only with the support of the employees of the industry itself. This means 
campaigning to protect both the forests and timber workers' jobs and 
democratic rights. 
  It is equally essential that timber workers and their unions recognise that 
industry campaigns which focus on native forest woodchipping can only result 
in a downward spiral of job losses. It is the prospect of lost profits, not 
lost jobs, which is motivating the timber companies' funding of the blockade 
in Canberra. 
  By forming the front lines of the companies' pro-woodchipping campaign, 
timber workers are acting in their own worst interests. They are being led 
down that path by a union leadership not noted for militancy over the past 
decade, during which thousands of jobs were sacrificed to industry 
restructuring while company profits soared. 
  The battle to stop woodchipping in our old growth forests is as much a 
battle to save jobs as it is to save the environment. The real choice is not 
jobs or the environment. It's both or neither. 
  First posted on the Pegasus conference greenleft.news by 
Green Left Weekly. Correspondence and hard copy subsciption 
inquiries: greenleft@peg.apc.org 
Where Two Worlds Clash: The Zapatista Struggle in Chiapas 
  When the Zapatistas launched their armed struggle on January  1,  1994, it was reported worldwide, but in the mainstream media, little was said about what they were fighting for. This edited transcript of a speech by Cecilia Rodriguez explains their cause and its global implications.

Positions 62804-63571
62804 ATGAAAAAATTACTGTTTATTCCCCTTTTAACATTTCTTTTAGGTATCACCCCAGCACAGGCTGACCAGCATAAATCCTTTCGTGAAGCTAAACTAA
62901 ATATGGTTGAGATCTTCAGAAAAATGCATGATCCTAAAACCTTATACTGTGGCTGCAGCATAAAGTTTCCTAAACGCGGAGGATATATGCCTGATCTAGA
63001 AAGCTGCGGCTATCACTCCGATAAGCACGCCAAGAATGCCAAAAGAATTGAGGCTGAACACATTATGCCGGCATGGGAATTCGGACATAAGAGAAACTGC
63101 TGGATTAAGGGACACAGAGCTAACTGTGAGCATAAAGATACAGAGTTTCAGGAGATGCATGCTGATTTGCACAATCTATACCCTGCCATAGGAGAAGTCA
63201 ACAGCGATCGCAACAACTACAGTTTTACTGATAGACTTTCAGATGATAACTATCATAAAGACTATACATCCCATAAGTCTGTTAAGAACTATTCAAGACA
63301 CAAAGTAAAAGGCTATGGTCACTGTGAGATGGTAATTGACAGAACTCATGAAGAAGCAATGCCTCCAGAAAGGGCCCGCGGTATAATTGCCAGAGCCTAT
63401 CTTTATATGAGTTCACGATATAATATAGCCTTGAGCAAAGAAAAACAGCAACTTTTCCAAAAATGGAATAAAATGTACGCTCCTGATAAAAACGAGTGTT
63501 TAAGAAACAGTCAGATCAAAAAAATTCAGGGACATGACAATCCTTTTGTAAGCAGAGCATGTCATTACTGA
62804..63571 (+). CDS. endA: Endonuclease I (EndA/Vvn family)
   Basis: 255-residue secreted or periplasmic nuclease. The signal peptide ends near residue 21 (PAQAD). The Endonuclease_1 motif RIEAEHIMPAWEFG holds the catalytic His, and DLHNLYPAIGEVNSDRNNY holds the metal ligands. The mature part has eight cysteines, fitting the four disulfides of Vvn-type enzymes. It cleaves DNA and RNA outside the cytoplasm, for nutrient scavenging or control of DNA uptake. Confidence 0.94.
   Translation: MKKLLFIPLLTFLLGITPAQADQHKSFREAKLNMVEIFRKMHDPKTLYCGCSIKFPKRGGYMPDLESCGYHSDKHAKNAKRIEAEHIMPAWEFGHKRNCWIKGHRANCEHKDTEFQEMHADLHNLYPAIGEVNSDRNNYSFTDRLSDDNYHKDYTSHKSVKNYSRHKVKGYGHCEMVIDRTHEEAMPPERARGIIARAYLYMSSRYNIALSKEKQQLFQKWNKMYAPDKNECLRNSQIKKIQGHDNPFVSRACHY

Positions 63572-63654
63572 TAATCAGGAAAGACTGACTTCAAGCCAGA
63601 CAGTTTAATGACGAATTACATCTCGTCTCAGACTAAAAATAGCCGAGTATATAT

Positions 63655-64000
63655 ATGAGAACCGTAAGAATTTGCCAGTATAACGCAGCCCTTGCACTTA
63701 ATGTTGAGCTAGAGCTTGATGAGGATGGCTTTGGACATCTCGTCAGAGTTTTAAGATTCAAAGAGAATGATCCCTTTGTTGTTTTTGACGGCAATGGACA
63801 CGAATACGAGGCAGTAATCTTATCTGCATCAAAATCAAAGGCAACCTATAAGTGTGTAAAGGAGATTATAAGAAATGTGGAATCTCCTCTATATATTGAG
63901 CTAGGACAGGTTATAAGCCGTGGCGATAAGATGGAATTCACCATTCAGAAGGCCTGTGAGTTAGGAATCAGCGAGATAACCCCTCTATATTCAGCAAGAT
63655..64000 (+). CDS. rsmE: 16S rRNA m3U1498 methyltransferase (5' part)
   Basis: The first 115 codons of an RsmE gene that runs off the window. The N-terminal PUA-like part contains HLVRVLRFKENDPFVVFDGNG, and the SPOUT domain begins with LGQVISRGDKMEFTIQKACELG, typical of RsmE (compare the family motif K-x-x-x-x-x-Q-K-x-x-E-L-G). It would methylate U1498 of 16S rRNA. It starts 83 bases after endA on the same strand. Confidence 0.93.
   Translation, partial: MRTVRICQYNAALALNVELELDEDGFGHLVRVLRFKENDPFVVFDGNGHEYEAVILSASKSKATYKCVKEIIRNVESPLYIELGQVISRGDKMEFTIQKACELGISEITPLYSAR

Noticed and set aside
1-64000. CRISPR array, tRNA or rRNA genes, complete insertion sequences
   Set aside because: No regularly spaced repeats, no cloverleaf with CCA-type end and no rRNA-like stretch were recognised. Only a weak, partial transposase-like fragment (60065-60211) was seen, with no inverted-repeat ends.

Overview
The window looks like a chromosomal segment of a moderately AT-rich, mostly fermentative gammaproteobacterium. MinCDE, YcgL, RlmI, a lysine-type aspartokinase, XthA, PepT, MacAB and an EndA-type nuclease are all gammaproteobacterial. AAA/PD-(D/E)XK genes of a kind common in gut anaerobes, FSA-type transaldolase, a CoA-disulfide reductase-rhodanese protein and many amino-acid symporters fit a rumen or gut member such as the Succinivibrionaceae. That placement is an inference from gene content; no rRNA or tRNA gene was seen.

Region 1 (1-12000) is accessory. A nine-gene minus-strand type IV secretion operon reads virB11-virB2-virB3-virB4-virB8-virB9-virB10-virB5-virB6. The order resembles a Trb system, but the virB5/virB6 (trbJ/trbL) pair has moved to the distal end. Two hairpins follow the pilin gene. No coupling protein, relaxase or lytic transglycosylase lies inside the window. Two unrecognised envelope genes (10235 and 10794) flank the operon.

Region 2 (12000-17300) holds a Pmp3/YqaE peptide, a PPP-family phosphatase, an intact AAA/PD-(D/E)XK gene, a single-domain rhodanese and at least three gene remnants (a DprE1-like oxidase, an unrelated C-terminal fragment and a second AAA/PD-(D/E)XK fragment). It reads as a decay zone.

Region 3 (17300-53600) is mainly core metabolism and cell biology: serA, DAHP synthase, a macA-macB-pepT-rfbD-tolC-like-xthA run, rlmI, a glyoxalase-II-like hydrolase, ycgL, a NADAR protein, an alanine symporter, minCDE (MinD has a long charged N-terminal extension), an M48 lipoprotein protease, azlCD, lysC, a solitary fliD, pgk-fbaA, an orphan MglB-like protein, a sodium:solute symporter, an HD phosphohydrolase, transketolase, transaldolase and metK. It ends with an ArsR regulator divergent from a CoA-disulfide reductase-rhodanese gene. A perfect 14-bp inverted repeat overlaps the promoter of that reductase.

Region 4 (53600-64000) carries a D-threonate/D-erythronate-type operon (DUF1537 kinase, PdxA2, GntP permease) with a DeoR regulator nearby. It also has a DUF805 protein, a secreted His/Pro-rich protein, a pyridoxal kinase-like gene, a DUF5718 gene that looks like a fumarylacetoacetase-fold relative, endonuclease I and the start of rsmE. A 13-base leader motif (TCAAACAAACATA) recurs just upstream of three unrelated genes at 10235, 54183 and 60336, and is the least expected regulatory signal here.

Keynote Address by Cecilia Rodriguez, US Coordinator, National Commission for Democracy Native Forest Network Conference; Nov.  1994, Missoula, USA                                                                        
  "I bring you greetings from the front; from the war zone where two worlds clash, once again much as they did  502 years ago. On one side are the "disposable" communities, those which the huge multinationals have crossed off as unnecessary because they do not consume, they do not produce, they do not fit into the scheme which they have destined for humanity.  I bring you greetings from the inditos (the little indians), from "those who were chosen by God to be poor" as the feudal landlords of Chiapas call them, from the "transgressors of the law, the criminals" as the Mexican Army calls them.  I bring you greetings from the Ejercito Zapatista de Liberacion Nacional (EZLN) an indigenous army based in the mountains of the Selva Lacandona of southeastern Chiapas which declared war on the Mexican government on January  1 of  1994. 
  I share the names of some of the original people of this continent with you so that the spirits of their dead, and the dying and those who have chosen to die in order to live with the Zapatista Ar my, echo between these walls and in your ears and in your hearts. I bring you greetings from the mazahuas, amuzgos, tlapanecos, nahuailacas, coras, huicholes, yaquis, mayos, tarahumaras, mixtecos, zapotecos, mayas in the states of Yucatan, Campeche and Quintana Roo, the chontales of Tabasco, seris, triquis, dumiai, cucapa, paipai, chochimi, kiliwa, tequistlatecos, pame, chic himecos, otomis, mazatecos, matlatzincos, ocuiltecos, popoloca, ixcatecos, chocho-popoloca, cuicatecos, chatinos, chinantecos, huaves, papagos, pimas, tepehuanos, guarijios, huastecos, chuj, jalaltecos, mixes, zoques, totonacos, kikapus, purepechas, o' odham, tzeltales, tzotziles, choles, tojolabales. 
  And I hope that you hear more than the sound of their names, I hope that you hear their voices because you must listen very carefully or you will not understand their message.